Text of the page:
To summarize, JFETs are depletion-mode devices and MOSFETs are mostly enhancement-mode devices. Both subspecies are available in N-channel and P-channel models.
There is an interesting quality of a MOSFET that results from its high gate capacitance which, in turn, arises from the extremely thin glass insulating barrier with its high dielectric constant. This behavior, which is unique among active devices, is that once turned on, it remains in that state even if the input circuit disconnects! This is because of the gate-to-channel capacitance in conjunction with the high input impedance, which can exceed 1014 Ω.
Functional MOSFETs always exhibit this charge retention, and the behavior can be exploited to check the device using the multimeter in the diode test mode. First, touch a well-grounded metal surface to drain any static charge that could destroy the device being tested.
Then, begin by connecting the channel through source or drain to the negative lead of the multimeter. (Throughout this test, handle the MOSFET by holding the case or tab.) Next, touch the meter’s positive lead to the gate. Then connect the positive lead to the source. If the device is good, expect to see a low reading. The meter will charge the MOSFET and it should remain charged for at least an hour, unless it is intentionally discharged, as in the next portion of this test.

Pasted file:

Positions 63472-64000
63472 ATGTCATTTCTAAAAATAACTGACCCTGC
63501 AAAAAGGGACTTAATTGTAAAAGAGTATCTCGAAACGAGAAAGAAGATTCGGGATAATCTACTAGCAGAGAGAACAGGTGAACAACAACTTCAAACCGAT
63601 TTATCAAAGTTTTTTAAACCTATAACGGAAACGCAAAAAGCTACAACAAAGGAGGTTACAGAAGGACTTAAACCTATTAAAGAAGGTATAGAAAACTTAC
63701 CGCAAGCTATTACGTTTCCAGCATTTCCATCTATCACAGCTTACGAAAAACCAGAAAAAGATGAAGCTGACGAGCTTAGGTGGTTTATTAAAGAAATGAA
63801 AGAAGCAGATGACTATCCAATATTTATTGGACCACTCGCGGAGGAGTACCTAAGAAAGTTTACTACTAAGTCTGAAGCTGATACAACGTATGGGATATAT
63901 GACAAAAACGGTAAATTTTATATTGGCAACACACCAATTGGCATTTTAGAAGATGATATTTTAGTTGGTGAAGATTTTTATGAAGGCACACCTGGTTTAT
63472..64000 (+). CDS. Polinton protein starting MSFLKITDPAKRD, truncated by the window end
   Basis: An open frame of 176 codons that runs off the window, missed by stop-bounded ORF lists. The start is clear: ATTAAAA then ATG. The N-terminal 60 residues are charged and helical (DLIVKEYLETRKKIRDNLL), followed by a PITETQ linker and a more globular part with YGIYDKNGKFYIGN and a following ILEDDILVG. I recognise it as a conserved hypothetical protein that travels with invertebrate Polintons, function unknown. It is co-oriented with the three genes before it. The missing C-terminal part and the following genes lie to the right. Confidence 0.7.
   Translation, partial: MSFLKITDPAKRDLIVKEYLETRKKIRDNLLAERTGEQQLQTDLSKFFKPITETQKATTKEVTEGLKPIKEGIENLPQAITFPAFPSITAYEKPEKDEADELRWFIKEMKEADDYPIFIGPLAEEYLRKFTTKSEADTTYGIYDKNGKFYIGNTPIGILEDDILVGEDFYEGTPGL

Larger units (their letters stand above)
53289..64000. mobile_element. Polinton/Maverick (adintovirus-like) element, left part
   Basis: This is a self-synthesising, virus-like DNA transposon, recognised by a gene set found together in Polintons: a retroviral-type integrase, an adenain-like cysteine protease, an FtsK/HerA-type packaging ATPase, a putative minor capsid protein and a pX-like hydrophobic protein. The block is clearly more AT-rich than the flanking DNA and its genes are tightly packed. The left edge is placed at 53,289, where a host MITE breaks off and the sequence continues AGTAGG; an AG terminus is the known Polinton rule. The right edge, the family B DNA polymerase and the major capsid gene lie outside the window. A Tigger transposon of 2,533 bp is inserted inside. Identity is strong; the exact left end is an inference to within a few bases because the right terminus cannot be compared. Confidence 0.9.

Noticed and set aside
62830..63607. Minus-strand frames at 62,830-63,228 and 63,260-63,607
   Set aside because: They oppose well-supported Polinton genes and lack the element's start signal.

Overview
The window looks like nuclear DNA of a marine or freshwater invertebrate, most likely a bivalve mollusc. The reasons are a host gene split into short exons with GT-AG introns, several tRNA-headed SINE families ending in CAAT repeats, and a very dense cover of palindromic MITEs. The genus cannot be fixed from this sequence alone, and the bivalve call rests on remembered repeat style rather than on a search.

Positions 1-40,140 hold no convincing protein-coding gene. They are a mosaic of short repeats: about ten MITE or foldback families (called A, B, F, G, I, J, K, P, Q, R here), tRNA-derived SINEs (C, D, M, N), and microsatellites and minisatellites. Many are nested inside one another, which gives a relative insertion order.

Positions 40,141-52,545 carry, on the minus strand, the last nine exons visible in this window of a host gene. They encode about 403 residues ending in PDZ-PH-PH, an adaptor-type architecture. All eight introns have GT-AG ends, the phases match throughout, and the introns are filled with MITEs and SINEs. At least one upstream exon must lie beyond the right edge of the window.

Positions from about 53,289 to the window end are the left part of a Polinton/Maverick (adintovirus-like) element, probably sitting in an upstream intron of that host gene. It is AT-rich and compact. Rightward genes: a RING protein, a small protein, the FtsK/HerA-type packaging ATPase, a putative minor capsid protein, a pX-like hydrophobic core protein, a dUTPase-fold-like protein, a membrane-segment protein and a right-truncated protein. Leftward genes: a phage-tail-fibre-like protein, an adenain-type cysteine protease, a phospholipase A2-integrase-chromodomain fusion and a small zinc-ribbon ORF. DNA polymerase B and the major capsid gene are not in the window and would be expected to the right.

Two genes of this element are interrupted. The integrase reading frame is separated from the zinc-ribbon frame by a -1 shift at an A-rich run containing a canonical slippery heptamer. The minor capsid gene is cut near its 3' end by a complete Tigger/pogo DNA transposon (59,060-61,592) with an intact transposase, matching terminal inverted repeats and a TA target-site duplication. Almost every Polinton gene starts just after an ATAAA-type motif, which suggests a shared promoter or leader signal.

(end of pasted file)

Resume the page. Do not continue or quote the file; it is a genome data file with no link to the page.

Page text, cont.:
With the meter still connected as above, touch your finger to gate and drain or gate and source. This will discharge the MOSFET, and the meter will now read high, indicating that the device is non-conducting and good.
Devices that pass the multimeter tests will be free of some common MOSFET failure modes, but the test is not absolutely definitive.
A laboratory-grade transistor test instrument performs a true dynamic test. It applies signal and bias voltages at the inputs and analyzes the output. Expect to pay a high price for this instrument.
An oscilloscoope in the XY triggered mode displays Lissajous patterns which can be used to determine the status of a transistor. These tests take place using an octopus, which eliminates problems associated with testing components that are in a circuit board. To do an accurate multimeter test, all but one lead must be disconnected. This procedure involves soldering/desoldering operations, which can damage the sensitive MOSFET because of heat and circulating currents. (Even the best soldering techniques are problematic with modern downsized components and board densities.)
These problems are avoided using the octopus, which can be field assembled using a 6.3-V filament transformer and three resistors. It is easy to build an octopus. The only component priced over a dollar is the 6.3-V filament transformer, which can be salvaged from old tube-type equipment. A metal enclosure (Be sure to ground it!), power light and switch will round out the project. An old analog oscilloscope with vertical and horizontal inputs, available from auction sites for under $100, would be the basis for a valuable transistor test instrument.
There is a moderate learning curve involved in interpreting the Lissajous patterns. To operate this user-built instrument, connect the vertical output of the octopus to the oscilloscope vertical input and the horizontal output of the octopus to the oscilloscope horizontal input. If the component is part of a PCB, remove power and discharege any lingering voltages. If the PCB or chassis is grounded, connect the black test lead to the component’s grounded terminal or lead.
The red and black octopus leads can be connected to component terminals and these patterns are displayed:
A good way to get a feel for using this instrument to evaluate transistors (and a wide variety of other components) is to try it on known good and bad devices and sketch the resultant Lissajous patterns.